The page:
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A hydrographic surveyor measures and maps the world’s underwater surfaces and studies the construction of the seabed.

Average salaries are in the region of £16,000.00 to £45,000.00. Salaries will vary depending on location / employer

Career Profile

A Hydrographic Surveyor (or marine surveyor) measures and maps the world’s underwater surfaces and studies the construction of the seabed. They can work on anything from inland waters and rivers to ports and oceans and may be onshore or offshore.

What they do

They work together with planners, ecologists and civil engineers to monitor and protect the environment. They usually work for government organisations, oil companies, private research groups and shipping companies.

Career progression

This is one of the most fascinating careers in construction. A graduate hydrographic surveyor helps with charting and recording underwater environments.

Graduate marine surveyors must explore and use marine resources in an ethical and sustainable way. The effects of wind and waves – including changing land and sea levels – mean the coast needs to be protected. These specialist surveyors design maps of the ocean floor, lakes and riverbeds and track changes in water levels and the composition of the soil.

Hydrographic Surveyors work on a wide range of interesting sites and exciting projects. They can find themselves studying inland waters and rivers, or ports and oceans. The work may be onshore or offshore, depending on the kind of area they specialise in. They are usually employed by government organisations, oil companies, private research groups and shipping companies.

Their role includes: 

  • Using specialised technical equipment to collect data for nautical charts and maps
  • Helping to manage projects on land and water
  • Working with clients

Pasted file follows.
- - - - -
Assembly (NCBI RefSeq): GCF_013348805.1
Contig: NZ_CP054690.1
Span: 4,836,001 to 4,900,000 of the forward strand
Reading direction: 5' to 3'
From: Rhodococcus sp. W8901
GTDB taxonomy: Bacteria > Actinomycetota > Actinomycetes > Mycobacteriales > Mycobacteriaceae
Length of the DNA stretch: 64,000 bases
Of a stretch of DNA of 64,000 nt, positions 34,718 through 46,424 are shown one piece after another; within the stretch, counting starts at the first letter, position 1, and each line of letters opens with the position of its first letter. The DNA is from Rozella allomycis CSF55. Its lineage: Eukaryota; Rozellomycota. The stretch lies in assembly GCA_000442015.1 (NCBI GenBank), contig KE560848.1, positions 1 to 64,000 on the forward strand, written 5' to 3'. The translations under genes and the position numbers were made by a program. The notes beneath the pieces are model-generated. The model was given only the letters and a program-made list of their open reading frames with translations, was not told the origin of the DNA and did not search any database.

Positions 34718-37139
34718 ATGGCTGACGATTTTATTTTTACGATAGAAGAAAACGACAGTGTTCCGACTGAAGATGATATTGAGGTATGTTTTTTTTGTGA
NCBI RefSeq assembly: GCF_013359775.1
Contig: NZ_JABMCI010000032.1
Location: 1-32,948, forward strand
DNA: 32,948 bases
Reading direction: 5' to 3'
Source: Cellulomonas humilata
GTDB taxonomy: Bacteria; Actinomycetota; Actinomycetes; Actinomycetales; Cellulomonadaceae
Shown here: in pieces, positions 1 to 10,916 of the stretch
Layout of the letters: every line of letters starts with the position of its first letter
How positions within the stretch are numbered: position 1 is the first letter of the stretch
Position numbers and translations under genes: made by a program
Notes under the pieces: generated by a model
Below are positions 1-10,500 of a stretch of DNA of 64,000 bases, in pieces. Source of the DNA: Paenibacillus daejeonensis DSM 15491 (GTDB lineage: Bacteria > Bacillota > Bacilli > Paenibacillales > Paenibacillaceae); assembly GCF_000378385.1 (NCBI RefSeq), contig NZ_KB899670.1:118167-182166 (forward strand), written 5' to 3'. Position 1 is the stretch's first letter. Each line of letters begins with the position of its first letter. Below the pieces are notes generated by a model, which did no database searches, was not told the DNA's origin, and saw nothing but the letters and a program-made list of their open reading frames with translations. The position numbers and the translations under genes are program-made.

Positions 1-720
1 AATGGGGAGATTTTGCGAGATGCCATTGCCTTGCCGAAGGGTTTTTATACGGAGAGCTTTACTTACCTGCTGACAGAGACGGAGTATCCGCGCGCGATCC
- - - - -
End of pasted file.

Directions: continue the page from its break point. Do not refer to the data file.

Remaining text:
• Providing reports
  • Managing data
  • Answering technical queries

They also produce accurate and reliable information for people working in: 

  • Oil, gas and mineral exploration
  • Dredging 
  • Coastal work
  • Seabed telephone cables
  • Pipelines
  • Environmental monitoring
  • Aquaculture (underwater farming)
  • Oceanographic (sea geography) research and bridge construction. 

Marine surveyors collect information about the type of seabed along with the movement of water and waves. 

Salary & Hours:

  • Newly trained hydrographic surveyors can earn in the region of £16,000 - £22,000
  • Trained with experience hydrographic surveyors can earn in the region of £22,000 - £44,000
  • Senior, chartered or master hydrographic surveyors can earn in the region of £44,000 - £50,000
  • Exact working hours are often ruled by tides, daylight and the weather. In the UK offshore work tends to be between April and October, with the winter used for training and taking the holiday earned during the busiest months.

Salaries depend on location, employer and level of responsibility, and salaries and career options can improve with chartered status. 


Further information on careers in Surveying can be found at  Become a Surveyor.